FDA Adcomm to Meet on BioMarin's Hemophilia A Gene Therapy

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During its third-quarter earnings report, BioMarin Pharmaceutical noted that the FDA plans to hold an advisory committee meeting to discuss the company's gene therapy for hemophilia A. 

The Biologics License Application (BLA) for Roctavian (valoctocogene roxparvovec) was resubmitted on Oct. 12 and has a target action date of Mar. 31, 2023.

In the original announcement regarding the acceptance of the resubmission, the company said the FDA had not indicated there would be an advisory committee meeting.

Jeffrey Ajer, BioMarin's EVP and CMO, said in a conference call Thursday that the company is preparing for a potential launch based on the Mar. 31 PDUFA date.

"The cost of the therapy for the treatment of severe hemophilia A in the United States is high and well understood by payers," Ajer said.

Ajer noted that the Institute for Clinical and Economic Review (ICER), a drug-pricing watchdog in the U.S., had issued a report on Sept. 13 that suggested the possible U.S. price was appropriate.

"At a presumed price of $2.5 million, the report referred to Roctavian as a dominant treatment relative to emicizumab on cost-effectiveness. Roctavian was projected to have lower costs of $4 million, slightly higher quality-adjusted life years and slightly lower bleeds," Ajer said.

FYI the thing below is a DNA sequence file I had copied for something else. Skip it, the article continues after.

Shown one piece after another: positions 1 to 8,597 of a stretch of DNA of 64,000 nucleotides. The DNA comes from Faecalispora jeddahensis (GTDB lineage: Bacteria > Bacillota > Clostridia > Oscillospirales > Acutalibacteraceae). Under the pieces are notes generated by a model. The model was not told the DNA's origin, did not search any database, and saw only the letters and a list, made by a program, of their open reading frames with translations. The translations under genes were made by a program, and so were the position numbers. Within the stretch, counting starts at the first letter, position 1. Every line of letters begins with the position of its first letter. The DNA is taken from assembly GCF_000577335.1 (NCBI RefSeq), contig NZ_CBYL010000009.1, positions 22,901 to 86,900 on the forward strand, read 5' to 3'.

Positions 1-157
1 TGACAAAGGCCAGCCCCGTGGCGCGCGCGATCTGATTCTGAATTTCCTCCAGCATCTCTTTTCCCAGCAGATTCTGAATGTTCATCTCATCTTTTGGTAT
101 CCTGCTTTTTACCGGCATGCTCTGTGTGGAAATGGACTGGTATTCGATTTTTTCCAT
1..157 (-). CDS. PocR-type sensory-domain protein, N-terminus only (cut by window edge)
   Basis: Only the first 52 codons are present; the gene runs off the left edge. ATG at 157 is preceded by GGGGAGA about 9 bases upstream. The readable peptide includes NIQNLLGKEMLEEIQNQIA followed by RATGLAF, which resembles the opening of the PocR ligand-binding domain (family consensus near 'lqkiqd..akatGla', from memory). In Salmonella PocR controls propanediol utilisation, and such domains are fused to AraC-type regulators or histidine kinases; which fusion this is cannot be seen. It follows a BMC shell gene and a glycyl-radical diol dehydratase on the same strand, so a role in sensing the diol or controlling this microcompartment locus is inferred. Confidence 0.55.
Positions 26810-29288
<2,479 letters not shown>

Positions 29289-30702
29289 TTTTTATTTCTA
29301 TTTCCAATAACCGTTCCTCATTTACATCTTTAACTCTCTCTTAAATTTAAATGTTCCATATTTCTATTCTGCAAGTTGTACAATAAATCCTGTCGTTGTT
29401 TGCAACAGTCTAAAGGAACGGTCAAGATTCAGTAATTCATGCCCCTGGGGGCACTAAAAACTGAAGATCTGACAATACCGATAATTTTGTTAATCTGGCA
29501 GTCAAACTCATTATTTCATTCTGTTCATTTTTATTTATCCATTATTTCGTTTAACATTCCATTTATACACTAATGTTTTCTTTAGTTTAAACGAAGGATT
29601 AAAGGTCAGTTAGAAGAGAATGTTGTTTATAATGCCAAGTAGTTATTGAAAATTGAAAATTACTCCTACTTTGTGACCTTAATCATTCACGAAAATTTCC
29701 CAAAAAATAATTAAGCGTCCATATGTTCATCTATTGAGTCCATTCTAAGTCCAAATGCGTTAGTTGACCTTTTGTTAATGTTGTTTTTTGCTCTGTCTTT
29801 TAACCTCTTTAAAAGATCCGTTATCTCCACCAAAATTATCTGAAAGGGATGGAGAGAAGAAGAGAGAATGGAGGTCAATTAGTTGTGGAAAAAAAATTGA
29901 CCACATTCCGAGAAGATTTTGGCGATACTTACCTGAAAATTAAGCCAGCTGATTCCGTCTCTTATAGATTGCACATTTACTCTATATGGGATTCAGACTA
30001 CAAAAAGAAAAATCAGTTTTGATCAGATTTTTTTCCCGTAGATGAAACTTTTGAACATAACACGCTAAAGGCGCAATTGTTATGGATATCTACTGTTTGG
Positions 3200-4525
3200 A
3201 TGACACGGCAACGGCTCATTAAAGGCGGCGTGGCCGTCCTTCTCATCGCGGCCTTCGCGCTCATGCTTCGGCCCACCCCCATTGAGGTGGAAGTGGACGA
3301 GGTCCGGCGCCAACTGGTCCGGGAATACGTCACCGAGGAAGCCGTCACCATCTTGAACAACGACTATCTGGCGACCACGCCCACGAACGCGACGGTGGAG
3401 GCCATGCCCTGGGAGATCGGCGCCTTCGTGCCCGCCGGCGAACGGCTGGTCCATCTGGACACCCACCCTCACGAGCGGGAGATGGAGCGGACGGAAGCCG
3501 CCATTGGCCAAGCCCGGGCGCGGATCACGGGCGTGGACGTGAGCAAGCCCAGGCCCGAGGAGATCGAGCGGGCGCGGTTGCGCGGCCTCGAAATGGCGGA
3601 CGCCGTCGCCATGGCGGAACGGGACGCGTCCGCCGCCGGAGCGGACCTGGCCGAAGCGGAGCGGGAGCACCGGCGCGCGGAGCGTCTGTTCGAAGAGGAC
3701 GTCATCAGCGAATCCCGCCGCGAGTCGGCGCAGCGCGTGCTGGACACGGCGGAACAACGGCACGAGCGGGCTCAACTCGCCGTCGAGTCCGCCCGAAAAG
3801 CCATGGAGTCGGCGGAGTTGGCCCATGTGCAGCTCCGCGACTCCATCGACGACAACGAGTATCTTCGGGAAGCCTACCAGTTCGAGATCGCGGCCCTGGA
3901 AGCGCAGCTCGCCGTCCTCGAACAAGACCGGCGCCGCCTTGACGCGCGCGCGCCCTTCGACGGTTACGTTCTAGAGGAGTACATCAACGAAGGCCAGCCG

Henry Fuchs, BioMarin's president of worldwide research and development, appeared to welcome the advisory committee meeting, which has not been scheduled yet.

"This is something that we've been preparing for over the last few months," Fuchs said in the call. "We believe the [meeting] will provide a good forum to review the demonstrated bleeding control and established safety profile of Roctavian."

The AAV gene therapy Roctavian was approved in Europe on Aug. 24. In the U.S., the therapy received a Complete Response Letter on Aug. 18, 2020. 

The resubmission included two-year outcomes from all participants in the GENEr8-1 Phase III trial, which demonstrated stable and durable bleed control and a decrease in the mean annualized bleeding rate (ABR) and the mean annualized Factor VIII infusion rate.

The BLA resubmission also included data from five years of follow-up from the 6e13 vg/kg dose cohort in an ongoing Phase I/II dose escalation trial and a proposed long-term extension study that would follow participants for up to 15 years.

The company initially submitted a BLA in late 2019. The trials it was based on had positive results, but the FDA rejected the application, asking for at least two more years of follow-up data from each patient in the study.

Otherwise, BioMarin reported third-quarter revenues of $505.3 million, an increase of 24% compared to the same period the year before. The growth was driven by higher sales of Voxzogo, Naglazyme and Vimizim. Voxzogo is indicated for children with achondroplasia; Naglazyme is for mucopolysaccharidosis VI (MPS VI) and Maroteaux-Lamy syndrome; Vimizim is approved for Morquio A (MPS IVA).

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